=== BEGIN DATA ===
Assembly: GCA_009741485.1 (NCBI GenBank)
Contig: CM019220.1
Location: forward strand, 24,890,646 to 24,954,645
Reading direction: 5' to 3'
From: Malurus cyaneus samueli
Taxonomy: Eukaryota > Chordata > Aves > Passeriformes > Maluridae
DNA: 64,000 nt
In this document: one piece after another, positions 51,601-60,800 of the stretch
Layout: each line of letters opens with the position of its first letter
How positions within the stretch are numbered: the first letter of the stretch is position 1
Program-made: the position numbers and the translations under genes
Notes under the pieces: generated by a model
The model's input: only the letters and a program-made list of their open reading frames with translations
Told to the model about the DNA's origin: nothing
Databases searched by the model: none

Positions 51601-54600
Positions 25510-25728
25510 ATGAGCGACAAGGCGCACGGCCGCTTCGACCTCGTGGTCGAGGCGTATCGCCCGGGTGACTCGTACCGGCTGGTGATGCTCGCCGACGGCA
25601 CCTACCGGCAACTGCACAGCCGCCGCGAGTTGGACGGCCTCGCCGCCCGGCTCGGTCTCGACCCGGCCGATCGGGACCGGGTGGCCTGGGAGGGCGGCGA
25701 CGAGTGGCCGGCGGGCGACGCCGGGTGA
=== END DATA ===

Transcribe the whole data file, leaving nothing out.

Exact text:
Assembly: GCA_009741485.1 (NCBI GenBank)
Contig: CM019220.1
Location: forward strand, 24,890,646 to 24,954,645
Reading direction: 5' to 3'
From: Malurus cyaneus samueli
Taxonomy: Eukaryota > Chordata > Aves > Passeriformes > Maluridae
DNA: 64,000 nt
In this document: one piece after another, positions 51,601-60,800 of the stretch
Layout: each line of letters opens with the position of its first letter
How positions within the stretch are numbered: the first letter of the stretch is position 1
Program-made: the position numbers and the translations under genes
Notes under the pieces: generated by a model
The model's input: only the letters and a program-made list of their open reading frames with translations
Told to the model about the DNA's origin: nothing
Databases searched by the model: none

Positions 51601-54600
Positions 25510-25728
25510 ATGAGCGACAAGGCGCACGGCCGCTTCGACCTCGTGGTCGAGGCGTATCGCCCGGGTGACTCGTACCGGCTGGTGATGCTCGCCGACGGCA
25601 CCTACCGGCAACTGCACAGCCGCCGCGAGTTGGACGGCCTCGCCGCCCGGCTCGGTCTCGACCCGGCCGATCGGGACCGGGTGGCCTGGGAGGGCGGCGA
25701 CGAGTGGCCGGCGGGCGACGCCGGGTGA